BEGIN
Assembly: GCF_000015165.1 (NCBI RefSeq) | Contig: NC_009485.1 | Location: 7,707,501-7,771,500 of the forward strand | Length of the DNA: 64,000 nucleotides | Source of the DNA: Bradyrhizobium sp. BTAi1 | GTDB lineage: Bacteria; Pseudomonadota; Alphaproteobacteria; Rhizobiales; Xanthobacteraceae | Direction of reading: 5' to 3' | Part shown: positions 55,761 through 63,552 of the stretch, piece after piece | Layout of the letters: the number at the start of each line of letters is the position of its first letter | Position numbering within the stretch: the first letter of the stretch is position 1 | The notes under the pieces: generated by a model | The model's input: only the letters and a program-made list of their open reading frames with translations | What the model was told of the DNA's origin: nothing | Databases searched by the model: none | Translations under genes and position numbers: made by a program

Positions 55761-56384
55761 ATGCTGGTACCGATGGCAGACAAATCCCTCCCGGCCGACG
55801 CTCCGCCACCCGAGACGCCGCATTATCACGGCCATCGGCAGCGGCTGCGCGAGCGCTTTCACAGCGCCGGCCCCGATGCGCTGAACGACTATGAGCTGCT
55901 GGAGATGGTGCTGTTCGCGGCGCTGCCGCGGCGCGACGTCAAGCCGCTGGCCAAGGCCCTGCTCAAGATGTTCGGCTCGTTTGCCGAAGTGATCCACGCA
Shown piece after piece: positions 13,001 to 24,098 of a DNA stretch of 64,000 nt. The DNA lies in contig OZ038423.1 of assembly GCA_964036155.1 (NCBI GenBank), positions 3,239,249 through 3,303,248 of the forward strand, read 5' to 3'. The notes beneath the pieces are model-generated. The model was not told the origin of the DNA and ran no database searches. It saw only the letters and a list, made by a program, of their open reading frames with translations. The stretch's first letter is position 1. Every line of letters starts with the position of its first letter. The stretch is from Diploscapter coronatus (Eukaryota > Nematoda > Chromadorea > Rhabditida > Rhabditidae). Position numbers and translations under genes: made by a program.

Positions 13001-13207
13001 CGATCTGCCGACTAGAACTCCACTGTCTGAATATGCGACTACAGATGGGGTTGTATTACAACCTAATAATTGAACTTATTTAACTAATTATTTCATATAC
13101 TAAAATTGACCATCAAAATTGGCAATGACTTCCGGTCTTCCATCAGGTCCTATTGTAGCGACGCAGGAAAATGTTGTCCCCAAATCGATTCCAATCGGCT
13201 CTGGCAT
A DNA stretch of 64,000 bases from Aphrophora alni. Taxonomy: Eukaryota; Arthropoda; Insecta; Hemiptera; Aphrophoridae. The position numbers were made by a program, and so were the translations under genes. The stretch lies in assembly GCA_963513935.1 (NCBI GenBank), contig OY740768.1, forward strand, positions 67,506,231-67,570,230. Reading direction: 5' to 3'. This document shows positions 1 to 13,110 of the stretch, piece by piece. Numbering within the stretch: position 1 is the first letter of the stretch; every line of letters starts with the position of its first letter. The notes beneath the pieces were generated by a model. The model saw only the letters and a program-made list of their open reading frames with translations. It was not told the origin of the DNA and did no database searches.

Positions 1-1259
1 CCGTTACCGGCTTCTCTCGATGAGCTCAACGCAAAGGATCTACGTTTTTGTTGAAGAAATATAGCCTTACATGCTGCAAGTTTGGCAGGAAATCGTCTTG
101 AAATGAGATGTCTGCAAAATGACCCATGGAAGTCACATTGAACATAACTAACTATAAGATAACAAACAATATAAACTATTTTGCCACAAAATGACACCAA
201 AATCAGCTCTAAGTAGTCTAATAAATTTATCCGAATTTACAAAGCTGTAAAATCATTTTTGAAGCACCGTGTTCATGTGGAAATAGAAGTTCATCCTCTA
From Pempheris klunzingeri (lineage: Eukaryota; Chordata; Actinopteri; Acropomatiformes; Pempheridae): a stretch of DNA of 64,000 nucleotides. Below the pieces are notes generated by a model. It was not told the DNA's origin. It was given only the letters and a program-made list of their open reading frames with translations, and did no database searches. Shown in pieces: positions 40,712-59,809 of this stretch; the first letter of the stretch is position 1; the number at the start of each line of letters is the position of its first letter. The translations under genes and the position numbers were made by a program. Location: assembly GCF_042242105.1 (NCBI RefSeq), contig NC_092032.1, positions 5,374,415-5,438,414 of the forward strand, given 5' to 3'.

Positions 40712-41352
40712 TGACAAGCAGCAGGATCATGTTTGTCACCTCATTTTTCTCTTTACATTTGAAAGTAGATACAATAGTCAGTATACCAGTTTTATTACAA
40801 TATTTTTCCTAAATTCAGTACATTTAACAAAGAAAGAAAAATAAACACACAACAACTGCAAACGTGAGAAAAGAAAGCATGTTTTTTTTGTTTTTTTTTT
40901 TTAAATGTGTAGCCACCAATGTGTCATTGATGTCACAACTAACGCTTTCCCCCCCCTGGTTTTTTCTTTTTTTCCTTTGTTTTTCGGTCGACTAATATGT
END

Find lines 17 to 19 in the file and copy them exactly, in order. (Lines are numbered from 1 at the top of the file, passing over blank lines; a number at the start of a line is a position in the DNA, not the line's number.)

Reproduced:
Positions 40712-41352
40712 TGACAAGCAGCAGGATCATGTTTGTCACCTCATTTTTCTCTTTACATTTGAAAGTAGATACAATAGTCAGTATACCAGTTTTATTACAA
40801 TATTTTTCCTAAATTCAGTACATTTAACAAAGAAAGAAAAATAAACACACAACAACTGCAAACGTGAGAAAAGAAAGCATGTTTTTTTTGTTTTTTTTTT